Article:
Thanks.
The other board is a piggy-back which makes things really useful.
It latches the top four addresses and flags, plus tristate buffers on address and data.
(Pic not good - my regulation 200K JPEG got strangled down to 55!)
The red MK14 socket is now 42-way (yes, is the answer to everything). The p-b detects non-Page0 address; a signal back to main board forces MK14 to Page0 only.
And the 40-way connector let's you bus off to the outside world.
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Old 1st Nov 2019, 8:46 pm   #5
Timbucus
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Default Re: A More Useful MK14

Ah interesting - that is what I was looking to do (the signalling back to the board) to allow the MK14 to run NIBL BASIC - Nick Toop probably did something similar as he authored a few items on NIBL basic on SC/MP while at SOC.
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Old 3rd Nov 2019, 1:56 pm   #6
SiriusHardware
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Default Re: A More Useful MK14

On top of all that I think Circuitryboy's MK14 must have had a VDU connected to it at some point - the PCB having had a 4.00MHz crystal fitted, as stated in the Tesla Programmer thread, is usually the giveaway - unless that was done to make the calculation of software timing loops less hair-tearing?
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Old 11th Nov 2019, 7:58 am   #7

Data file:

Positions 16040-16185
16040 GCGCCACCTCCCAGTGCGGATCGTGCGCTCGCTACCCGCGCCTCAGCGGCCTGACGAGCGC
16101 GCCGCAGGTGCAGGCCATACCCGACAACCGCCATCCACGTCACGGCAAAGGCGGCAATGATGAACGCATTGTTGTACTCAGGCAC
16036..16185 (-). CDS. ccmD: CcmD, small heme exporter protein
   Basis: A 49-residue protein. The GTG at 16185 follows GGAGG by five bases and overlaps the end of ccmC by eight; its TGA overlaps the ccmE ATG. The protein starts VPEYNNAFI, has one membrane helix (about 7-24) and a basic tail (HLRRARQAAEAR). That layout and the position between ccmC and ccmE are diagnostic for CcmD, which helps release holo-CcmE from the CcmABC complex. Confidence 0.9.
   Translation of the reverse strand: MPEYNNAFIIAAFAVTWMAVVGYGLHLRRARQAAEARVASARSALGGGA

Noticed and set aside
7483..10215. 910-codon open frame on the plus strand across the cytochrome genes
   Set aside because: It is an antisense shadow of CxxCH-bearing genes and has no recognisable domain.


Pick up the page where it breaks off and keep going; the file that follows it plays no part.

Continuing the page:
circuitryboy
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Default Re: A More Useful MK14

Well you're right and wrong about the VDU!
I could see attempting the SoC version would not be a value-adding endeavour. Instead I built a version of the PE VDU, feeding video to an old Dacoll green screen.
SoC supplied the PAL crystal because of cost. I wasn't concerned about overclocking but I did want easy timing calculations. (Also the PAL alloy can was huge.)
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Old 16th Nov 2019, 11:44 am   #8
SiriusHardware
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Default Re: A More Useful MK14

My MK14 did have a SOC VDU connected to it for a while. (I still have it, but not connected to the MK14) As a fundamental learning aid it was useful, in the way that it demonstrated the direct relationship between bit states in memory and pixels lit / not lit on the screen (in graphics mode) or character codes in screen ram and characters on screen (in character mode). In terms of actual usefulness though, it used up so much of the 'standard' RAM that there was very little RAM left over in which to write code.

On your greatly expanded machine I would have thought it would be quite usable, since the main problem with it was insufficient RAM to support it.

The other thing I didn't like about it was the way it drastically slowed the machine down by halting it whenever it was reading data from the RAM. I had an idea at one point to put a dual-port RAM IC between the MK14 and the VDU, arranged such that the VDU could read from the dual-port RAM without having to use any of the MK14's RAM and without ever having to halt it while doing so - in the meantime the MK14 could write to or read from the RAM via the RAM's other port. I got as far as buying the dual-port RAM IC but no further than that.

My MK14 did have a small 4.00MHz crystal fitted during the 'VDU' years but as part of the recent 'restoration' drive I obtained and fitted an original 'big can' 4.33MHz crystal - apart from anything else, it makes 'Music Box' and other timing-dependent original programs run correctly again.